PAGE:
A few weeks ago someone linked to this post by Kara Benz aka BoHo Berry, a bullet journaler I followed in Instagram. She announced she was moving to a Traveler’s Notebook. I read the post, watched the video, and sent a text to my best friend, Tracy. “I think I found the holy grail.”

Traveler’s notebooks are collections of individual notebooks that are all kept in one folder by elastics. Before I bought the folder in the picture (and indulgence that I LOVE), I took the system out for a trail run. I bought four A5 cahiers, some elastics, and used binder clips to hack a old notebook to see if I liked the system. One notebook was for work, one was for writing, one was for my personal life, and one was for a trip I am taking in August. I was sold, so I decided to take the plunge and get a nice notebook.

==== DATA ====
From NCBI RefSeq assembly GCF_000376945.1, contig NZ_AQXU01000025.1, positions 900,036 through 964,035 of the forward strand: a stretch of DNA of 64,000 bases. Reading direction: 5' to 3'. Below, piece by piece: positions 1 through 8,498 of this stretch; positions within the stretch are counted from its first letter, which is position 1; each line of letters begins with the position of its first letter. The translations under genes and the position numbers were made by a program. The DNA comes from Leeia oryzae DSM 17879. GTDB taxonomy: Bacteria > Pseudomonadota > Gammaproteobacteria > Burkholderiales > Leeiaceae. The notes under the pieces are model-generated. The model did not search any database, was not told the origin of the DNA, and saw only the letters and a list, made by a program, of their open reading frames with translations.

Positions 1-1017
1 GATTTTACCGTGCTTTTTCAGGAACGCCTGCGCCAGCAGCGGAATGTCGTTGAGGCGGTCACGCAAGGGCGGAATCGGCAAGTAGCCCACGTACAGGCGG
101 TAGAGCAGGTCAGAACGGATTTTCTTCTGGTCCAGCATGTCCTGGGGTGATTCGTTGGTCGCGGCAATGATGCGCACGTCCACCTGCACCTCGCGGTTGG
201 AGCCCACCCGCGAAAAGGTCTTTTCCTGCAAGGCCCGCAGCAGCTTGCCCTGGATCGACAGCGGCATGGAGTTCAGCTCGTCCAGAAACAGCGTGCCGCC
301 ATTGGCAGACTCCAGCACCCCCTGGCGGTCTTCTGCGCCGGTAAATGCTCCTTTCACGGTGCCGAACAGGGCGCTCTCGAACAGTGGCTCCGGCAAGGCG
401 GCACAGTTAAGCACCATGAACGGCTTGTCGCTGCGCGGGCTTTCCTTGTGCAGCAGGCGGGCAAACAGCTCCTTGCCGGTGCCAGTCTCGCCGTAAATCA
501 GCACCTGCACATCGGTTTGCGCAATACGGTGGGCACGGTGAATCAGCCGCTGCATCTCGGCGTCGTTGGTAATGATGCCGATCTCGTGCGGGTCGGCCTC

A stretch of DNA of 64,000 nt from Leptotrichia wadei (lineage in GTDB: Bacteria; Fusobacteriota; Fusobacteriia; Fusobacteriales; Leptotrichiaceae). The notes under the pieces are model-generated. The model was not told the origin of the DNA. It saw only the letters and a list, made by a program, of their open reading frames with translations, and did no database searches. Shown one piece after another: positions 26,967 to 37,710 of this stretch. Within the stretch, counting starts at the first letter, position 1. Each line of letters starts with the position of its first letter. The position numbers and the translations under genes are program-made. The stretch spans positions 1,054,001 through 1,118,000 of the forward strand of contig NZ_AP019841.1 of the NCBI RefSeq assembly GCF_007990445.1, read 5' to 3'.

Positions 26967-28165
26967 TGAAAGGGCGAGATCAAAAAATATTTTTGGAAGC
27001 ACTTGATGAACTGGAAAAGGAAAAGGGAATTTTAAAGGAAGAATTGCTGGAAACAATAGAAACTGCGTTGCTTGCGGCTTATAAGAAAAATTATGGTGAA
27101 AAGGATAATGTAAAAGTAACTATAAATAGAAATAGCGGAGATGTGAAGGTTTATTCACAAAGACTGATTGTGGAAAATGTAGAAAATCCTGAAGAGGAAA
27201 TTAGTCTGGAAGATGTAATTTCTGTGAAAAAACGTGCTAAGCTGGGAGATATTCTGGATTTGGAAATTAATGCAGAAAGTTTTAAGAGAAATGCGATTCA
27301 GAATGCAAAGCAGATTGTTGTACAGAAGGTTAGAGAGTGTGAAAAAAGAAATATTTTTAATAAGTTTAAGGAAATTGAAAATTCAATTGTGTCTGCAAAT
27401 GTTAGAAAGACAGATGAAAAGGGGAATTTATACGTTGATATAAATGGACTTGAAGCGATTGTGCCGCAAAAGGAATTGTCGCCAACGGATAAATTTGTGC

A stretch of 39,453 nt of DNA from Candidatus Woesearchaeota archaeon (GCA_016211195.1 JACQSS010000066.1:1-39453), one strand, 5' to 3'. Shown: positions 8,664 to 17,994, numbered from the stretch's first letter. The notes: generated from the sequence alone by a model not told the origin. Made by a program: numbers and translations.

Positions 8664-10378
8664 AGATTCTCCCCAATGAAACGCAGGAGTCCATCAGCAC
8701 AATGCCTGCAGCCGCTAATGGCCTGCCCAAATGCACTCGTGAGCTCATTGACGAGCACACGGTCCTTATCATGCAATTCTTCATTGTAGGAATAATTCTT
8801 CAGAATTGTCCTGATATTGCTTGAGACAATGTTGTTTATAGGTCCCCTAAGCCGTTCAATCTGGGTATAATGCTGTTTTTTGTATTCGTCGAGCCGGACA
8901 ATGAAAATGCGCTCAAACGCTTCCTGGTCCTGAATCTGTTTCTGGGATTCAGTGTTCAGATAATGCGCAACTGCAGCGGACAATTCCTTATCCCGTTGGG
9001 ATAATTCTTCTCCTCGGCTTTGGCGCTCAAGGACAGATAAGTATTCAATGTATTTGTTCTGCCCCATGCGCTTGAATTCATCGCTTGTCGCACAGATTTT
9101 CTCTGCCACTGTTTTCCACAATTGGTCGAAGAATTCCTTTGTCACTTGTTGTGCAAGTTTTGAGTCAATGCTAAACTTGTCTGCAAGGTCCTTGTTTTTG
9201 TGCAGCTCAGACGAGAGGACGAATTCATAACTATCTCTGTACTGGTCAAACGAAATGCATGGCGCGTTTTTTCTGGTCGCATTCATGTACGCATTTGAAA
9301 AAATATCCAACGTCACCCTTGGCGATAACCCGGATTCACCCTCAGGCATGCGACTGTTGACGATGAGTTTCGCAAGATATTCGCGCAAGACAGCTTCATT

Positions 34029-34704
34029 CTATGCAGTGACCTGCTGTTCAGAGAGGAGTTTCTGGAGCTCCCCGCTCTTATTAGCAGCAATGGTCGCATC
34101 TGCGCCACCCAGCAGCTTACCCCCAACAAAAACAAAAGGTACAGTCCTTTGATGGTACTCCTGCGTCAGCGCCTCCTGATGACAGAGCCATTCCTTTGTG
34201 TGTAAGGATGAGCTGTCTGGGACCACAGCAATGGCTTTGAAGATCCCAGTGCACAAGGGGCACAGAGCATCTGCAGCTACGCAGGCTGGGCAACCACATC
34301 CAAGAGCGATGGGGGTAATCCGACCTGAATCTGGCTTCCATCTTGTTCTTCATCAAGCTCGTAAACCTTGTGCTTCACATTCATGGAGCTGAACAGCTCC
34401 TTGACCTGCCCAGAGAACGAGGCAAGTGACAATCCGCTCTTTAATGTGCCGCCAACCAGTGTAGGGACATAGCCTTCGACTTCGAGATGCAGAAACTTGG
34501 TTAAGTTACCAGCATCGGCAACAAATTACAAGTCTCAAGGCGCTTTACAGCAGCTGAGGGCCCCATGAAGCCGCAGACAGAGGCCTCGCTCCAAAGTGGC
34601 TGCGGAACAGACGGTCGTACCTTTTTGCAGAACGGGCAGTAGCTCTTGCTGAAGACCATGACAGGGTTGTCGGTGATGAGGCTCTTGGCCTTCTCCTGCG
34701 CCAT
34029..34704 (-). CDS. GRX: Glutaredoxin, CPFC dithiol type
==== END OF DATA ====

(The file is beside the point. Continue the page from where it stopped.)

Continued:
Julie's Traveler's notebook shown by the side.This system works is organized chaos, which suits me. In my personal notebook, I make lists, copy ideas, write quotes, keep track of my workout and meditation goals. In my writing notebook, I have been plotting, asking questions of my characters, fleshing things out, doing research, noodling ideas, building up steam in preparation for writing. Work is work–I’ve been using the bullet journal techniques to keep track of the dozens of projects we are working on in preparation for next season. And in my trip notebook, I’ve been writing down timelines, confirmation numbers, packing lists, agendas. On the trip I will journal, add ticket stubs and postcards, and have it as a keepsake.

The nice thing is that each notebook stands on its own. Once my trip is done, the notebook is removed. Plotting a new book–it gets its own notebook. I’m teaching a class in the fall–new notebook. I’ve also been exploring inserts. BFF Tracy sent me a link to this insert, a calendar that helps you learn Tarot. I mean, come on!